“The devil knows what to make of it!” he muttered. “Listen. I shan’t go away from here until I get the IOUs!”
“Ah, so much the better,” laughed Susanna. “If you stay here for good, it will make it livelier for me.”
Excited by the struggle, the lieutenant looked at Susanna’s laughing, insolent face, at her munching mouth, at her heaving bosom, and grew bolder and more audacious. Instead of thinking about the IOU he began for some reason recalling with a sort of relish his cousin’s stories of the Jewess’s romantic adventures, of her free way of life, and these reminiscences only provoked him to greater audacity. Impulsively he sat down beside the Jewess and thinking no more of the IOUs began to eat. . . .
“Will you have vodka or wine?” Susanna asked with a laugh. “So you will stay till you get the IOUs? Poor fellow! How many days and nights you will have to spend with me, waiting for those IOUs! Won’t your fiancee have something to say about it?”
Five hours had passed. The lieutenant’s cousin, Alexey Ivanovitch Kryukov was walking about the rooms of his country-house in his dressing-gown and slippers, and looking impatiently out of window. He was a tall, sturdy man, with a large black beard and a manly face; and as the Jewess had truly said, he was handsome, though he had reached the age when men are apt to grow too stout, puffy, and bald. By mind and temperament he was one of those natures in which the Russian intellectual classes are so rich: warm-hearted, good-natured, well-bred, having some knowledge of the arts and sciences, some faith, and the most chivalrous notions about honour, but indolent and lacking in depth. He was fond of good eating and drinking, was an ideal whist-player, was a connoisseur in women and horses, but in other things he was apathetic and sluggish as a seal, and to rouse him from his lethargy something extraordinary and quite revolting was needed, and then he would forget everything in the world and display intense activity; he would fume and talk of a duel, write a petition of seven pages to a Minister, gallop at breakneck speed about the district, call some one publicly “a scoundrel,” would go to law, and so on.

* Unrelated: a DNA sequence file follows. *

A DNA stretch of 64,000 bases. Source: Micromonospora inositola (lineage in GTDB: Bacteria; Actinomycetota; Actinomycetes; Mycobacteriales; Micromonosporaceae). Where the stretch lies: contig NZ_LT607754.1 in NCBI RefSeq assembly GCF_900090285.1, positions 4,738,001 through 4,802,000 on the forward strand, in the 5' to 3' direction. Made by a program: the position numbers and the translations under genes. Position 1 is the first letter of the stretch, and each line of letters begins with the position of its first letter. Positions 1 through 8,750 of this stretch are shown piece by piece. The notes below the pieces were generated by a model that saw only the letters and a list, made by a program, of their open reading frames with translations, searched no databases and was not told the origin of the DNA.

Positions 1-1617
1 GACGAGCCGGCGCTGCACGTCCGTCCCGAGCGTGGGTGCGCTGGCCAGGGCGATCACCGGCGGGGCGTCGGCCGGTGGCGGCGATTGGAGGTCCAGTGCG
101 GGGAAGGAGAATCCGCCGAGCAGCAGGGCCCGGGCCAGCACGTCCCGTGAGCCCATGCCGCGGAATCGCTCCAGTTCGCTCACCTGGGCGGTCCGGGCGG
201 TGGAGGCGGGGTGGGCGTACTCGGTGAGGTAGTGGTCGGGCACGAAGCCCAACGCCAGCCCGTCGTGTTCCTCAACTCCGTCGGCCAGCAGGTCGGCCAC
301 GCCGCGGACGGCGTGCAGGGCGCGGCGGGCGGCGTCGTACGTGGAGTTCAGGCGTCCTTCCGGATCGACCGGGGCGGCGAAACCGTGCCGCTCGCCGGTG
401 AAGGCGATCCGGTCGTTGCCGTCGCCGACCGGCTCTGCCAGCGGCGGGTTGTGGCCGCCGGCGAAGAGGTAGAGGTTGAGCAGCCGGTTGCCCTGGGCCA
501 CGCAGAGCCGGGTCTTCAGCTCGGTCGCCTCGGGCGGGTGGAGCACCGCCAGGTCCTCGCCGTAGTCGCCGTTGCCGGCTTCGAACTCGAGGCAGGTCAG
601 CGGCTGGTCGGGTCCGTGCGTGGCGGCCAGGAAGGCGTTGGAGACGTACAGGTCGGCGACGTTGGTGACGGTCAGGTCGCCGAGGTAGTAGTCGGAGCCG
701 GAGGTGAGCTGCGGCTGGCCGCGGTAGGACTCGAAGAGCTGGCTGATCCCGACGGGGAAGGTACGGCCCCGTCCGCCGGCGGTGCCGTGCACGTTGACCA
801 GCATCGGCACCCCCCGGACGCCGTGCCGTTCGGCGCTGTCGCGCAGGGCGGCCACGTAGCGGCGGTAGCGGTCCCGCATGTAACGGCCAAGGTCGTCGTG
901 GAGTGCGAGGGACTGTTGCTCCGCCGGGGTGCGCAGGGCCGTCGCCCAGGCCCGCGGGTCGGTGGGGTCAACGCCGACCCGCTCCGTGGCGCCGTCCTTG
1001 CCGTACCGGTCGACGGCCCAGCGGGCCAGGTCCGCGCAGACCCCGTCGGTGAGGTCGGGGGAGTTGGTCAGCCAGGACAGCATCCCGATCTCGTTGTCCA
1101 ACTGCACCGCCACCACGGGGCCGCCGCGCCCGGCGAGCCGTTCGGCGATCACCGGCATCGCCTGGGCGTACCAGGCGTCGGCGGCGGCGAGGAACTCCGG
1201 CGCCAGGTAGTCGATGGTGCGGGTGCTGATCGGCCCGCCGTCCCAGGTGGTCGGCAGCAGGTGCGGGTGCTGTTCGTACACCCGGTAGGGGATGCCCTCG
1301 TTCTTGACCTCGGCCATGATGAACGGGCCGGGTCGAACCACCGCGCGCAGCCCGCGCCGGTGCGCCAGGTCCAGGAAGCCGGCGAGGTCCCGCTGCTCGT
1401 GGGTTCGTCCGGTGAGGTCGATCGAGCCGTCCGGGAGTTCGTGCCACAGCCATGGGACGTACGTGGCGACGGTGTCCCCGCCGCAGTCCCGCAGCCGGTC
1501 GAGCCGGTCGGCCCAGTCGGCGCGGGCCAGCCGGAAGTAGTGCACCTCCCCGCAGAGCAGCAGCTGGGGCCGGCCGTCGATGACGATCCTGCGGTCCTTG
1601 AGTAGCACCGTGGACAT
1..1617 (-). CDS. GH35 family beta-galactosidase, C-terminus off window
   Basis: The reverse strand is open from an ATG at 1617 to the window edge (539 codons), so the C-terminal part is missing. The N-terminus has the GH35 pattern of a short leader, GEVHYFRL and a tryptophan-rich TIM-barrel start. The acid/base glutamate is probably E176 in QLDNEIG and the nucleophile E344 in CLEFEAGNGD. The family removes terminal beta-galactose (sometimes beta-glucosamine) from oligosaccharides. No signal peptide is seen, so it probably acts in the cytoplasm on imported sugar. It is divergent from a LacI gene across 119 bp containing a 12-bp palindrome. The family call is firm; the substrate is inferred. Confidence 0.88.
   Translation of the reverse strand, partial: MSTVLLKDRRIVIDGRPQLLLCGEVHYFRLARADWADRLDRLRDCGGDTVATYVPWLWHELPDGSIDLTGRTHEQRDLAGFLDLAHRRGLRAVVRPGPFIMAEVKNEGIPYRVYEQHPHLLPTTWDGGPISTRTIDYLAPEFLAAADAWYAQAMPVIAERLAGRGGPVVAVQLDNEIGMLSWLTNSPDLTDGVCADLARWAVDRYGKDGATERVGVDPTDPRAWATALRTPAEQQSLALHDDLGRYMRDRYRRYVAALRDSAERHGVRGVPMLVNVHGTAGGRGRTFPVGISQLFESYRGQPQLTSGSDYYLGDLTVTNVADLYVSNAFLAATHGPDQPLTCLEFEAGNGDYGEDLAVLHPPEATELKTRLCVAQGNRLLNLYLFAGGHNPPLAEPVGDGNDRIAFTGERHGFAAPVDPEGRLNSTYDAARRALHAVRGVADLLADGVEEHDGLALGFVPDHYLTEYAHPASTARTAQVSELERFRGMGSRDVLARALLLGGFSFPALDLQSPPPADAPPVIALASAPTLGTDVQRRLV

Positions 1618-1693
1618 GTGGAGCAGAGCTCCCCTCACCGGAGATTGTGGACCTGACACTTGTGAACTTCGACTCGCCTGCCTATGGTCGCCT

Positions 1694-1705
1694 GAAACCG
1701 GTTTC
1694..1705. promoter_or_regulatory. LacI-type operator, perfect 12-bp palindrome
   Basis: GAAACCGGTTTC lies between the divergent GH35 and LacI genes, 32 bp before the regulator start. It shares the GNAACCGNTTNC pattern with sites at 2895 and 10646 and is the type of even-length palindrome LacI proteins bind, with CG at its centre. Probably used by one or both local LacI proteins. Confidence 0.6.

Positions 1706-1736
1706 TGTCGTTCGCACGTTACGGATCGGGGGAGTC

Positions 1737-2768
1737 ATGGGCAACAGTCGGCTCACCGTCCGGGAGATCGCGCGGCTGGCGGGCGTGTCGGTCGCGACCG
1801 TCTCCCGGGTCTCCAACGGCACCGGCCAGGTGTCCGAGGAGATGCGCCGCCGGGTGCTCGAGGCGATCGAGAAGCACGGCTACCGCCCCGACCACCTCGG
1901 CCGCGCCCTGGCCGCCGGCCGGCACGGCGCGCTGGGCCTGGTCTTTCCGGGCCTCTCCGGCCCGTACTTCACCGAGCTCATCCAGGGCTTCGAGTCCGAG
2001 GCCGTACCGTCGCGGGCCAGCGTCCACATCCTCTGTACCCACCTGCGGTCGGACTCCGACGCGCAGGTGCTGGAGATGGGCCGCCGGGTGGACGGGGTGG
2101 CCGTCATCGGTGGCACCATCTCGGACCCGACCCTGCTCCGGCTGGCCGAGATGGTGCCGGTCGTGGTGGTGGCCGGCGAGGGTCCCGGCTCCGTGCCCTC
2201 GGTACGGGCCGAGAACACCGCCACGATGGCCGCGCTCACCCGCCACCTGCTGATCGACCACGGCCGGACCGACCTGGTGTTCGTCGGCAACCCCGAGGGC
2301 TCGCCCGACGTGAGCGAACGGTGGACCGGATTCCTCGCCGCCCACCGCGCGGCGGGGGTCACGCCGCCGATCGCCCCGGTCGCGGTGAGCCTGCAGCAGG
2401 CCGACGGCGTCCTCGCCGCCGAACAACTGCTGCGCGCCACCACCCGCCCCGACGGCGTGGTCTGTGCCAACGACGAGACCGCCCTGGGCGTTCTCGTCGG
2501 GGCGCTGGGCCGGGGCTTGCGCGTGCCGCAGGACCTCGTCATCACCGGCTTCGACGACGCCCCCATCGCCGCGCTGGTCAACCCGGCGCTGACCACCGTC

“How is it our Sasha’s not back yet?” he kept asking his wife, glancing out of window. “Why, it’s dinner-time!”
After waiting for the lieutenant till six o’clock, they sat down to dinner. When supper-time came, however, Alexey Ivanovitch was listening to every footstep, to every sound of the door, and kept shrugging his shoulders.
“Strange!” he said. “The rascally dandy must have stayed on at the tenant’s.”
As he went to bed after supper, Kryukov made up his mind that the lieutenant was being entertained at the tenant’s, where after a festive evening he was staying the night.
Alexandr Grigoryevitch only returned next morning. He looked extremely crumpled and confused.